Elsewhere, Qatar announced in March 2018 a new draft law on 100% ownership for foreign investors, which still awaits legislative approval. The draft law says that non-Qataris may own properties. The law applies to land space, buildings and residential units. With the 2022 FIFA World Cup project also boosting the country’s construction sector, the draft law has drawn applause from financial experts.
Throughout the GCC, groundbreaking real estate projects are now making strong progress, with many showcasing world-class architectural innovations.
The Heart of Europe in Dubai is an iconic collection of private and resort islands, located 4km off the coast of Dubai. It is the world’s only island destination that brings together European designs, heritage and hospitality. It is made up of six islands: main Europe, Monaco, Germany, Sweden, Switzerland and St. Petersburg. The islands span six million square feet and will be able to accommodate up to 16,000 people at any one time. All six islands will be connected via bridges and will be accessible by boat, seaplane and helicopter. The project will set a new benchmark for sustainability and innovation—incorporating green features, solar power and state-of-the-art technology. There will be no traditional fuel vehicles permitted on the islands to create the perfect island experience. The first property on the Heart of Europe project is expected to be ready for handover by the end of 2018.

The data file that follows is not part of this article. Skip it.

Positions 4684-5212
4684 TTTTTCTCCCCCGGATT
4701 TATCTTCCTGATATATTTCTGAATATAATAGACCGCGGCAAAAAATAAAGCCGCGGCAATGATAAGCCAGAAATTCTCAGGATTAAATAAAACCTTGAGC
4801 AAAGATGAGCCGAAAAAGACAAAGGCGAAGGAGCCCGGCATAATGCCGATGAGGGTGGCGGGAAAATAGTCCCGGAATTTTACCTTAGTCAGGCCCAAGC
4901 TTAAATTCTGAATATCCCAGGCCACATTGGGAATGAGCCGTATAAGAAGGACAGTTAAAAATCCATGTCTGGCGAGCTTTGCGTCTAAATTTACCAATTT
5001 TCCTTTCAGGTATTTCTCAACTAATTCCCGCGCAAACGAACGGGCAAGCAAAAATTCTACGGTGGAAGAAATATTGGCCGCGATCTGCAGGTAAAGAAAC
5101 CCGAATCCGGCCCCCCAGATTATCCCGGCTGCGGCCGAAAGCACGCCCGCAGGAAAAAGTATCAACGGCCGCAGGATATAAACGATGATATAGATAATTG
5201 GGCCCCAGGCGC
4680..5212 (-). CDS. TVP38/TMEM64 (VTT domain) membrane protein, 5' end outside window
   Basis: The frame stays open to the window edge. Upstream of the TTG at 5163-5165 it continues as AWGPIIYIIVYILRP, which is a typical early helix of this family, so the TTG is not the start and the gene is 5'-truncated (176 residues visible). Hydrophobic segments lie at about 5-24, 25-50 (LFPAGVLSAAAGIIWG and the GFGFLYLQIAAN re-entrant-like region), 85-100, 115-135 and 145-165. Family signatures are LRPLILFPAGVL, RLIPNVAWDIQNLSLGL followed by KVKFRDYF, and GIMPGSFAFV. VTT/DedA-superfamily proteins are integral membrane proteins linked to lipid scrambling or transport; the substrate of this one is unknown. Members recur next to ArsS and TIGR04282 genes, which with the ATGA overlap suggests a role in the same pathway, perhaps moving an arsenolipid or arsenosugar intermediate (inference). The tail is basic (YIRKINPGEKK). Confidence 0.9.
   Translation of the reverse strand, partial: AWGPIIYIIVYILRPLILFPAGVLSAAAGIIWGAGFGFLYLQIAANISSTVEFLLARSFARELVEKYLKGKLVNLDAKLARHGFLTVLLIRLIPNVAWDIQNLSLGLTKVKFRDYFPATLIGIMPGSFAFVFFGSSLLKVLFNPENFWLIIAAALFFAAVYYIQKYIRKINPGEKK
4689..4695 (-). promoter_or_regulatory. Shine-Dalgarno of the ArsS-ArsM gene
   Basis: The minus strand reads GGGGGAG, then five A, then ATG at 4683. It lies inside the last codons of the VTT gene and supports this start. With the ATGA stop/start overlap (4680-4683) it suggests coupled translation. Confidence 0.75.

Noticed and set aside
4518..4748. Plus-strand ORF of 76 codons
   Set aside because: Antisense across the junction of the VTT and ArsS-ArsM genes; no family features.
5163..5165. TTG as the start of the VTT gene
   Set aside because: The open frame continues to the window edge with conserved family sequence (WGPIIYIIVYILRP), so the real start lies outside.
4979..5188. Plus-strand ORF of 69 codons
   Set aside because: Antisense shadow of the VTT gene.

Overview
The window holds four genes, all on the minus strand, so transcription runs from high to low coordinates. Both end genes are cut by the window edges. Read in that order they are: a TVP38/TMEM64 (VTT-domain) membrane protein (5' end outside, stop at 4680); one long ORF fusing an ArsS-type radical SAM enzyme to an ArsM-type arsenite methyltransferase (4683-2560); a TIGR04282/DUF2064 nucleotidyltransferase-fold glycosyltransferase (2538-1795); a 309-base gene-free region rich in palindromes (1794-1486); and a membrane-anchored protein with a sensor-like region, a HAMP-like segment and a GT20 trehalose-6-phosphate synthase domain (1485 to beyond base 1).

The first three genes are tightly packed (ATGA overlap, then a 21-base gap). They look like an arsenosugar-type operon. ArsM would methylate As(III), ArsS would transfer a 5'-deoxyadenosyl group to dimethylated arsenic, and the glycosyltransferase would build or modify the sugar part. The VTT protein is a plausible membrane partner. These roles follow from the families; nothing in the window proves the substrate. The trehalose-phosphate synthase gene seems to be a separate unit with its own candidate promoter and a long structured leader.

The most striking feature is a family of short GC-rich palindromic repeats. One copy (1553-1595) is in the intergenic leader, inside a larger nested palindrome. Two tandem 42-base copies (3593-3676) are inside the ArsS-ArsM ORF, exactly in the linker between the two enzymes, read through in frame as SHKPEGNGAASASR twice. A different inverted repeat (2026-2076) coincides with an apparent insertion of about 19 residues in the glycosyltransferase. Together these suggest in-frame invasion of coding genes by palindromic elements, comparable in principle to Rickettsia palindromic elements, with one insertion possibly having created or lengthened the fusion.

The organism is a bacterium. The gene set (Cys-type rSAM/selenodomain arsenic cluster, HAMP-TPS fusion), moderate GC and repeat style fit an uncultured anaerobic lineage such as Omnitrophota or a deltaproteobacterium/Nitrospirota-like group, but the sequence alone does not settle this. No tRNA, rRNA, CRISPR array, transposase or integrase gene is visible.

The world’s largest mega-mall, Dubai Square in Dubai Creek Harbour, will boast over 8 million square feet of retail space. The architects of this tech-driven mega-mall have drawn their inspiration from some of the world’s most popular retail destinations, including London’s Oxford Street, Los Angeles’s Beverly Hills, Paris’ Champs-Élysées, and Madrid’s Plaza Mayor and Tokyo’s Ginza. The total Dubai Square investment, including retail, hospitality and residential, is estimated at $5.5 billion. However, there is no deadline yet announced for its opening.
Kuwait’s $86 billion Silk City, a 250km marine-front development, is aimed to position Kuwait as a tourism investment destination as it is developed over a 25-year period. For this, Kuwait is focusing on developers to attract foreign investors. The Silk City will be connected to Kuwait City via the Jaber Causeway, estimated to cost $2.4 billion, which is still under construction. The main architectural attraction of the Silk City is Mubarak Al-Kabeer tower, which will stand at 1001 meters, and is going to comprise 234 floors with the capacity to house 7,000 people. The tower will consist of seven vertical villages that include hotels, residences and offices as well as entertainment amenities.
Saudi Arabia’s Neom, a $500 billion “city of the future” project, is expected to be a showcase of a “post-industrial” lifestyle. The first phase of the giant project includes a bridge spanning the Red Sea, connecting the proposed city with Egypt and the rest of Africa. The project is expected to start taking shape in 2020. A number of hotels are already under consideration in the area.
While planners in the Middle East are looking at the growing role of sustainability and technology in property, the spate of path-breaking measures announced by the region’s governments is buoying up the market, cheering consumer sentiment and arousing renewed interest of buyers.
Given the regional governments’ long-term strategies, economic diversification efforts and new projects and construction in other sectors such as tourism and hospitality across the GCC, there are strong signs that the region’s real estate market is on a recovery path.